Nehru’s response within the week was unequivocal: In your letter you mention that the State Department is trying to unseat China as a Permanent Member of the Security Council and to put India in her place. So far as we are concerned, we are not going to countenance it. That would be bad from every point of view. It would be a clear affront to China and it would mean some kind of a break between us and China. I suppose the state department would not like that, but we have no intention of following that course. We shall go on pressing for China’s admission in the UN and the Security Council. I suppose that a crisis will come during the next sessions of the General Assembly of the UN on this issue. The people’s government of China is sending a full delegation there. If they fail to get in there will be trouble which might even result in the USSR and some other countries finally quitting the UN. That may please the State Department, but it would mean the end of the UN as we have known it. That would also mean a further drift towards war.
India because of many factors, is certainly entitled to a permanent seat in the security council. But we are not going in at the cost of China.”
Harder goes on to write: “That Nehru so adamantly made clear that India did not want to replace China in the UN Security Council, and furthermore, that the issue of China’s representation in the UN must take priority over any possible consideration of India gaining a permanent seat in that body underlines the centrality of China to Nehru’s foreign policy.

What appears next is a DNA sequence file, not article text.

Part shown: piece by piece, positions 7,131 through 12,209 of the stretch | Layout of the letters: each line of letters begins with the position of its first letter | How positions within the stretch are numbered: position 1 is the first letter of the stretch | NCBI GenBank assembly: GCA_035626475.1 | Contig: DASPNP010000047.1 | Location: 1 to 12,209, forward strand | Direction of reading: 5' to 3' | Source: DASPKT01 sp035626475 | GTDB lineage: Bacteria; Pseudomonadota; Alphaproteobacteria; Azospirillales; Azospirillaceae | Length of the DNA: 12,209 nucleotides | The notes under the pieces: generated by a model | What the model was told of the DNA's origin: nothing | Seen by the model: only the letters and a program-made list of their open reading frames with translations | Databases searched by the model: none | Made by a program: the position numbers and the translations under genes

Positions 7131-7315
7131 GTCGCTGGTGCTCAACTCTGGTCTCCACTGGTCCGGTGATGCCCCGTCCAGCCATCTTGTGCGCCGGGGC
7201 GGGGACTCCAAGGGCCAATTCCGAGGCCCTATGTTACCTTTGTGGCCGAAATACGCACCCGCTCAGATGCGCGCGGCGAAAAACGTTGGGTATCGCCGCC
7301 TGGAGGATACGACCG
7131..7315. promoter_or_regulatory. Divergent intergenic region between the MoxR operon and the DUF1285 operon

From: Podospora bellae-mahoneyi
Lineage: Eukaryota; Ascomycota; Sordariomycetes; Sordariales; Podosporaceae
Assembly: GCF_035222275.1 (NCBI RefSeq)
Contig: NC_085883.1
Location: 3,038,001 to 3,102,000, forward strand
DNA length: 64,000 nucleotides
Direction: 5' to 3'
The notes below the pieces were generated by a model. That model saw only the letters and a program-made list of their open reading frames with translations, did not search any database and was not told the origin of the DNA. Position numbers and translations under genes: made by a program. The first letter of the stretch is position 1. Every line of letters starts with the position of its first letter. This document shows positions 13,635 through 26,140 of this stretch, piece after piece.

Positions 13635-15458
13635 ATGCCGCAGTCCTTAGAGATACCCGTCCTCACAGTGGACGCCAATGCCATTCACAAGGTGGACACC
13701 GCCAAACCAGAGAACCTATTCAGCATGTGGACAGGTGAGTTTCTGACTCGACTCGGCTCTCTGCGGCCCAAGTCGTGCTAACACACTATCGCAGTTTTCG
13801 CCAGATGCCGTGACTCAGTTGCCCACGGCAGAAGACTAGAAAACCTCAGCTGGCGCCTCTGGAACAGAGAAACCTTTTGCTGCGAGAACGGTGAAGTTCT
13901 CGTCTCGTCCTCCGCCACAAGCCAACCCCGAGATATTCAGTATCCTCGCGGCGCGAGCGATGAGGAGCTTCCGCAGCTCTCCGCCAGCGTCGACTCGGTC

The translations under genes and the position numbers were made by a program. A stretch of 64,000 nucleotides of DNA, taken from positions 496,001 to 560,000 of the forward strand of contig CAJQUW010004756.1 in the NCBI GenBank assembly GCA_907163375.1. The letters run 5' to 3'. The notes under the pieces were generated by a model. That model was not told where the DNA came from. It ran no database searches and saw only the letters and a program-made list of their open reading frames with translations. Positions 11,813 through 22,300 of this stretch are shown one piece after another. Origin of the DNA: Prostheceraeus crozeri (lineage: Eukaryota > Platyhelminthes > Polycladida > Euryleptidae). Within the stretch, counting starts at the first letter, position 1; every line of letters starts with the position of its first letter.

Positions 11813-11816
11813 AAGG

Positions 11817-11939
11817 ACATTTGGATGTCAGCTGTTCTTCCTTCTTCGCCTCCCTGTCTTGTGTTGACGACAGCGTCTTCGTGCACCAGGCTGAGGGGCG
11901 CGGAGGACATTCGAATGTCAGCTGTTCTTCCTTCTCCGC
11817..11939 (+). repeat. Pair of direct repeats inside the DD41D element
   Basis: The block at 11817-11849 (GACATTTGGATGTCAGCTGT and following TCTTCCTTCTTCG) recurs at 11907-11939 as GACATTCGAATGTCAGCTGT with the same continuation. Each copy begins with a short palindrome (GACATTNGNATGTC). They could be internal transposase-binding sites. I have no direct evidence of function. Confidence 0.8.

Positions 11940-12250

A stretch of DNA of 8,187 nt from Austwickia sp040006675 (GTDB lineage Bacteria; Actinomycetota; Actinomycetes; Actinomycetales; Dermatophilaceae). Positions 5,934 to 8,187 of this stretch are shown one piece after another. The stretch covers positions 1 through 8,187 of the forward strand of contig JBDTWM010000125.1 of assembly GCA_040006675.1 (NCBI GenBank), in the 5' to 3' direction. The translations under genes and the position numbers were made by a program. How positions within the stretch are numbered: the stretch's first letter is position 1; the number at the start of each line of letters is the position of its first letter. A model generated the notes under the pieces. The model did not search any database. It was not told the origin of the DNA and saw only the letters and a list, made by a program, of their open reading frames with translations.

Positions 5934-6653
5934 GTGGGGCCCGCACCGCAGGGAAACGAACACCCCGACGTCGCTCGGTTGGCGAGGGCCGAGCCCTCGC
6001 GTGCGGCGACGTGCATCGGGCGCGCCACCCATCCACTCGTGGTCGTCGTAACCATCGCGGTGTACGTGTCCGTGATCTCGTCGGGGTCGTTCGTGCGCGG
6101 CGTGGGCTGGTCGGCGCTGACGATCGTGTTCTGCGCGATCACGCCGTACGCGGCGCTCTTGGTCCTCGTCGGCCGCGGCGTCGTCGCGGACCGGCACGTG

“If there was an identifiable core to Nehru’s foreign policy it was that China, whether it was communist or not, was going to be central to the post-war international world. This was a fact that could not be ignored whether one welcomed it or not because it was an aspect of the general resurgence of Asia that Nehru welcomed and hoped to spur forward. Any attempt to confine China, simply because of its allegiance to any particular political ideology, was misguided and bound to incite resistance and lead to international instability.”
Thus today, India finds itself in an unenviable position of having many of its suggestions vetoed by China whose relationship with Pakistan is the cause of much tension in our neighbourhood. Can Prime Minister Modi, change this equation? According to experts it has become extremely difficult but he has managed to get India in the limelight, even as the Congress party in India feel his trips abroad achieve nothing.
Perhaps it is time the Congress Party introspect on what its past leadership got us into and value the determined effort PM Modi is making to get India its rightful place in the new world order.